My favourite buildings are often ones I don’t expect to love.
I’m inspired by great buildings, it’s one of the things that made me choose this career. I think that appreciation of great structures is common to all architects – whether we’re part of a delivery team or doing the front-end work, we are excited by great buildings that people want to be in.
These days though, most buildings are so well-publicised that you build a high expectation of them before you see them. That’s why I love it when I’m surprised by a building. One example is the Great Court at the British Museum in London. Before I visited the site I thought it would be a great piece of technical design, but when I went there I was surprised by how beautiful the space was.
I really enjoy the way each job changes over its lifetime. At the start of the project, there’s a lot of time spent in the office on concept and design development within a team environment. As the project progresses to the construction phase, it provides me with opportunities to get out to site and work with the people responsible for building it. For me, this is all part of the charm of being an all-rounder in my profession. Working across the whole process keeps me in balance.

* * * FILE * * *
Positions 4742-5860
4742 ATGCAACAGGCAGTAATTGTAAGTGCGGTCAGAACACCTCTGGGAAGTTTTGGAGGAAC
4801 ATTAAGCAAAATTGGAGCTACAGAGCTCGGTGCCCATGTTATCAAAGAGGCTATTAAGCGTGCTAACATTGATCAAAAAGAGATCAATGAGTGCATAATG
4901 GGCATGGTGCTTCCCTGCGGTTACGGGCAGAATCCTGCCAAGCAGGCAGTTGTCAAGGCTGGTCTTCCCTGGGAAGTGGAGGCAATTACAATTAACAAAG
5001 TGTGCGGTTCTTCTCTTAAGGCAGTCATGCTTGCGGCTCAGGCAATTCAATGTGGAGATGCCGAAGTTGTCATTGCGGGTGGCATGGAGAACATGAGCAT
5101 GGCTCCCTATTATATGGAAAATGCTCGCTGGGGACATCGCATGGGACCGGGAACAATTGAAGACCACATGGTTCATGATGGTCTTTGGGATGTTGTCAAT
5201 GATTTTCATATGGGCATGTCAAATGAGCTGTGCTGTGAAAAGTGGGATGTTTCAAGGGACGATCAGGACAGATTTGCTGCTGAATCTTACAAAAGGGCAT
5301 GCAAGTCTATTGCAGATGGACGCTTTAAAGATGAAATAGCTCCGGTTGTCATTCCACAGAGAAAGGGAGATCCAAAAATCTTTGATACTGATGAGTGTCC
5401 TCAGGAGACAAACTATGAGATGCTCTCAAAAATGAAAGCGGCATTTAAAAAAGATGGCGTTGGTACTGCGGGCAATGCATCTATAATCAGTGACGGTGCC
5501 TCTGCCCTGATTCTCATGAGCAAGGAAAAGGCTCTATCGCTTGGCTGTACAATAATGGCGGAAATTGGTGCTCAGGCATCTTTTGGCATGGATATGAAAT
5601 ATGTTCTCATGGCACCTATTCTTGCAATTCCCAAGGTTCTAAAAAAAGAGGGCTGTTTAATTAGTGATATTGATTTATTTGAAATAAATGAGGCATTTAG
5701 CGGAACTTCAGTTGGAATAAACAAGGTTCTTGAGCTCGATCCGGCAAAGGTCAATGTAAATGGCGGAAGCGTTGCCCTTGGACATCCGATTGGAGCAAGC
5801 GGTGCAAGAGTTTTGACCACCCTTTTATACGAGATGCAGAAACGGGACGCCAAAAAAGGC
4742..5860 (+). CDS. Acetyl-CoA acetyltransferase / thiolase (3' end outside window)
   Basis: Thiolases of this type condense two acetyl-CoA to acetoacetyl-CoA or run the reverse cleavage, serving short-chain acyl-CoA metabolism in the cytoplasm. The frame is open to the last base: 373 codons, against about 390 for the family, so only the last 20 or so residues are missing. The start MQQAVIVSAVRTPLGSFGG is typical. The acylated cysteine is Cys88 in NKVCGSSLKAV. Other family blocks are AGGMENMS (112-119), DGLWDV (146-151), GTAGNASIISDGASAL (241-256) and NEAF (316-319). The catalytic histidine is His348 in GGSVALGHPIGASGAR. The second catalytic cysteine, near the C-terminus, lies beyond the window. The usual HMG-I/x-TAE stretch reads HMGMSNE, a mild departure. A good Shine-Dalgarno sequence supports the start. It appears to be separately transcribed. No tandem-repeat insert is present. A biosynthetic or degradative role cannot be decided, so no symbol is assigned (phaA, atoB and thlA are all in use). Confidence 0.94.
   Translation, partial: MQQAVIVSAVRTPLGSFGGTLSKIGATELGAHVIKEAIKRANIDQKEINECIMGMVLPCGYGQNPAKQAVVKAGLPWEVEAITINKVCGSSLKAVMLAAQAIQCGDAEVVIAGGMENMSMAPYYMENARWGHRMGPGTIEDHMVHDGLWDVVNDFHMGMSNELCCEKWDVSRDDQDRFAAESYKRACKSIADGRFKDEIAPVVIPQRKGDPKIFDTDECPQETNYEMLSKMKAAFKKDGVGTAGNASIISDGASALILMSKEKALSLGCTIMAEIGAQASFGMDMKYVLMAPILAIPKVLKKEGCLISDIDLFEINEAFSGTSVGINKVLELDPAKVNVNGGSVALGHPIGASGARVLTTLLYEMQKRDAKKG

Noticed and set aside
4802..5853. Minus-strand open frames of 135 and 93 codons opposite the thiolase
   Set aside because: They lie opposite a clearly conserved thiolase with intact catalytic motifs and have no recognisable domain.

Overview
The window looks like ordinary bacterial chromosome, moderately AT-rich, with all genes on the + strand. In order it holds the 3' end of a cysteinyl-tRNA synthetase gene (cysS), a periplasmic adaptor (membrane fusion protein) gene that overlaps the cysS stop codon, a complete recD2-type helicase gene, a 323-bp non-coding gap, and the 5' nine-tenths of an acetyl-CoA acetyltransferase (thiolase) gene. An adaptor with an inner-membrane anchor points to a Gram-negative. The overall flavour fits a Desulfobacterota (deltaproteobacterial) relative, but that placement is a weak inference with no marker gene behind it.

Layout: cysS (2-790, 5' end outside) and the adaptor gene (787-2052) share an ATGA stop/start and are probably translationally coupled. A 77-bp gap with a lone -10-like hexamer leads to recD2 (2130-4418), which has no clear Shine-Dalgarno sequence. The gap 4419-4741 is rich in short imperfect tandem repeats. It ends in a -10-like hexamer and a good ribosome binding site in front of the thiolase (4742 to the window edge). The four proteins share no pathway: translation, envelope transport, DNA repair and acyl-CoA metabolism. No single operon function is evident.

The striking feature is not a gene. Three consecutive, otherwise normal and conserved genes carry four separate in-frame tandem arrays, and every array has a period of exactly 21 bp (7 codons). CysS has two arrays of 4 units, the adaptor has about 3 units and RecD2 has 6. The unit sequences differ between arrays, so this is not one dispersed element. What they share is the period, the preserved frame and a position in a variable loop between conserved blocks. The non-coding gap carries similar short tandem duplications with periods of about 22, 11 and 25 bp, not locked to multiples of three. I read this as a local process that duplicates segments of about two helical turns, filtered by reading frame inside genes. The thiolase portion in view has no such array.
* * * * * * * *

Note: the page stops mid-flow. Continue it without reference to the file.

I think excellent design requires a great working relationship. It doesn’t matter how good we are, unless we are like-minded with the client in terms of delivering their vision, the project won’t succeed. It also helps when you have a client with vision, because I think that unless you have great patrons in the world, you won’t get great buildings.
I’ve lived all over the world and one of my favourite places is Hong Kong. I was only there for a few years, but I had a really strong connection to the place. It was where I met my wife and a time in my life when everything was changing for the better. It’s a really, really interesting city to be in – especially because during the time that I was there, Hong Kong was being handed back to China.